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The Origins of Newspapers
The history of newspapers is an often-dramatic chapter of the human experience going back some five centuries. In Renaissance Europe handwritten newsletters circulated privately among merchants, passing along information about everything from wars and economic conditions to social customs and "human interest" features. The first printed forerunners of the newspaper appeared in Germany in the late 1400's in the form of news pamphlets or broadsides, often highly sensationalized in content. Some of the most famous of these report the atrocities against Germans in Transylvania perpetrated by a sadistic veovod named Vlad Tsepes Drakul, who became the Count Dracula of later folklore.
In the English-speaking world, the earliest predecessors of the newspaper were corantos, small news pamphlets produced only when some event worthy of notice occurred. The first successively published title was The Weekly Newes of 1622. It was followed in the 1640's and 1650's by a plethora of different titles in the similar newsbook format. The first true newspaper in English was the London Gazette of 1666. For a generation it was the only officially sanctioned newspaper, though many periodical titles were in print by the century's end.Beginnings in America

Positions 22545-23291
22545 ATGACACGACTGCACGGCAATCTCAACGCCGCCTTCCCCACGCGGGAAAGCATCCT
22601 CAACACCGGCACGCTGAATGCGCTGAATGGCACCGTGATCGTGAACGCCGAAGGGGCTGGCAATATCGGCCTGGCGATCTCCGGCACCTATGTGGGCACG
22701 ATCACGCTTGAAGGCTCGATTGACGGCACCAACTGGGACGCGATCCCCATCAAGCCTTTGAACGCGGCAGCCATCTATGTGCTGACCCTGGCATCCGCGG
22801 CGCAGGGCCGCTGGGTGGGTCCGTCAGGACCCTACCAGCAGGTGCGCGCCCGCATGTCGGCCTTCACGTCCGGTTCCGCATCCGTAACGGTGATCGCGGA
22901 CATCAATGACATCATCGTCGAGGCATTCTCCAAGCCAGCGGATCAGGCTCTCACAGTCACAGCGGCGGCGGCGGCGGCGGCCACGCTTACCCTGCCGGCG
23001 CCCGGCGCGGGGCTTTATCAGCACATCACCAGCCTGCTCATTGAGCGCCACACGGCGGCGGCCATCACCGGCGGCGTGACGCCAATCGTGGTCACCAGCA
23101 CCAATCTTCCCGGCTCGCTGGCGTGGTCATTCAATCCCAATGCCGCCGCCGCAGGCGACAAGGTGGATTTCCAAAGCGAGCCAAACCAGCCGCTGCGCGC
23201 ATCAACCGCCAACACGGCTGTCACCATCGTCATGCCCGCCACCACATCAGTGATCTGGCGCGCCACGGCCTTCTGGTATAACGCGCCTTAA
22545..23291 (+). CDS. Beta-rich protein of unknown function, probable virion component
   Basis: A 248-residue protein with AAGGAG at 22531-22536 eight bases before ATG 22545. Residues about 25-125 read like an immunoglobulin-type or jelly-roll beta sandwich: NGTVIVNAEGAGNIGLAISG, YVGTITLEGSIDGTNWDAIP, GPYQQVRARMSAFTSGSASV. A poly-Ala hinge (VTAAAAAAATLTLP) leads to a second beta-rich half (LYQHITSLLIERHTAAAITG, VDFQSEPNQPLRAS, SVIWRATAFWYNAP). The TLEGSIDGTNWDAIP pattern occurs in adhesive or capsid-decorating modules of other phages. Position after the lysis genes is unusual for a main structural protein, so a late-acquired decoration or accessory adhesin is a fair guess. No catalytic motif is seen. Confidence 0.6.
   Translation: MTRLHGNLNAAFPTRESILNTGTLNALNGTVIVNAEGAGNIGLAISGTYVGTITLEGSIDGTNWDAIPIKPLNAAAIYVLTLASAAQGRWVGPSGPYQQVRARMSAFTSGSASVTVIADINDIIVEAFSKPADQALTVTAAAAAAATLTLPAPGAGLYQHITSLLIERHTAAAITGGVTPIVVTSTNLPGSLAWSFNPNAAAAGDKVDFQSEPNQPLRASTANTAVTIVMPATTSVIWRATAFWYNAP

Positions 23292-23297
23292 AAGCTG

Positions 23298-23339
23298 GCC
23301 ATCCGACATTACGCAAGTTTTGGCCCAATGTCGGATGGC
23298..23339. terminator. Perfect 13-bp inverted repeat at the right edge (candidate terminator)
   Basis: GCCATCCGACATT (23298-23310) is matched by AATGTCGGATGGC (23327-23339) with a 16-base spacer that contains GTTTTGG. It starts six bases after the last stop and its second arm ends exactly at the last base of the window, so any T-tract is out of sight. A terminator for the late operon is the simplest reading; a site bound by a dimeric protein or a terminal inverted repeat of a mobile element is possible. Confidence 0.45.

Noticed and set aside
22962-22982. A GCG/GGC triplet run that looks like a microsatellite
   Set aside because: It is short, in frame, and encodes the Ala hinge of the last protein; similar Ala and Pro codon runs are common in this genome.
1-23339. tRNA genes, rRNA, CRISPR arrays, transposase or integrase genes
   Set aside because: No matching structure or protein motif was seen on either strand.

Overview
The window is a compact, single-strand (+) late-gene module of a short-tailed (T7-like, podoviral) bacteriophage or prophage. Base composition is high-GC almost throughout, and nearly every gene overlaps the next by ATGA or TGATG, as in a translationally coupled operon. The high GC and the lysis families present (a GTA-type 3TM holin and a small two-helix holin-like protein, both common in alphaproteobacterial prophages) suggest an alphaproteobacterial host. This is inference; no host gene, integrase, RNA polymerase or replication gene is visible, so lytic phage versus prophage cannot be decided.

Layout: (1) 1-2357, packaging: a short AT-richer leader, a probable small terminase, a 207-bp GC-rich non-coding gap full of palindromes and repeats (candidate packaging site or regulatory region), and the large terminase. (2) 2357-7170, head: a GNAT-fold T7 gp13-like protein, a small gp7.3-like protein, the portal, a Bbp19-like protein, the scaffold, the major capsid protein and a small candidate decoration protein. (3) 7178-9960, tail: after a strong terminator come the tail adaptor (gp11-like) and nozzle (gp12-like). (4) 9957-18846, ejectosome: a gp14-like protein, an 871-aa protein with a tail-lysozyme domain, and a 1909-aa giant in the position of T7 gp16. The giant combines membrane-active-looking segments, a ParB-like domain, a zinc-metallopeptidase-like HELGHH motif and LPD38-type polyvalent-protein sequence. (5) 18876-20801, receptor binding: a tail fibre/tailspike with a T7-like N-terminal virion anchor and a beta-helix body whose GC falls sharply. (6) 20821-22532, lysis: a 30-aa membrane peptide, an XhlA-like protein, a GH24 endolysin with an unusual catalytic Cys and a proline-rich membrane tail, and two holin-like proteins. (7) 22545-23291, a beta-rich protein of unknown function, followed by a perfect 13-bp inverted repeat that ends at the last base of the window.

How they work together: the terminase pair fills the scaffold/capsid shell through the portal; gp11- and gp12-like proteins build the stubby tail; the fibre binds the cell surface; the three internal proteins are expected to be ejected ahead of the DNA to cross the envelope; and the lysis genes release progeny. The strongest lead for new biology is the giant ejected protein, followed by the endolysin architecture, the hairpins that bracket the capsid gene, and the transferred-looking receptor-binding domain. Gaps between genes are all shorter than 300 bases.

In America the first newspaper appeared in Boston in 1690, entitled Publick Occurrences. Published without authority, it was immediately suppressed, its publisher arrested, and all copies were destroyed. Indeed, it remained forgotten until 1845 when the only known surviving example was discovered in the British Library. The first successful newspaper was the Boston News-Letter, begun by postmaster John Campbell in 1704. Although it was heavily subsidized by the colonial government the experiment was a near-failure, with very limited circulation. Two more papers made their appearance in the 1720's, in Philadelphia and New York, and the Fourth Estate slowly became established on the new continent. By the eve of the Revolutionary War, some two dozen papers were issued at all the colonies, although Massachusetts, New York, and Pennsylvania would remain the centers of American printing for many years. Articles in colonial papers, brilliantly conceived by revolutionary propagandists, were a major force that influenced public opinion in America from reconciliation with England to full political independence.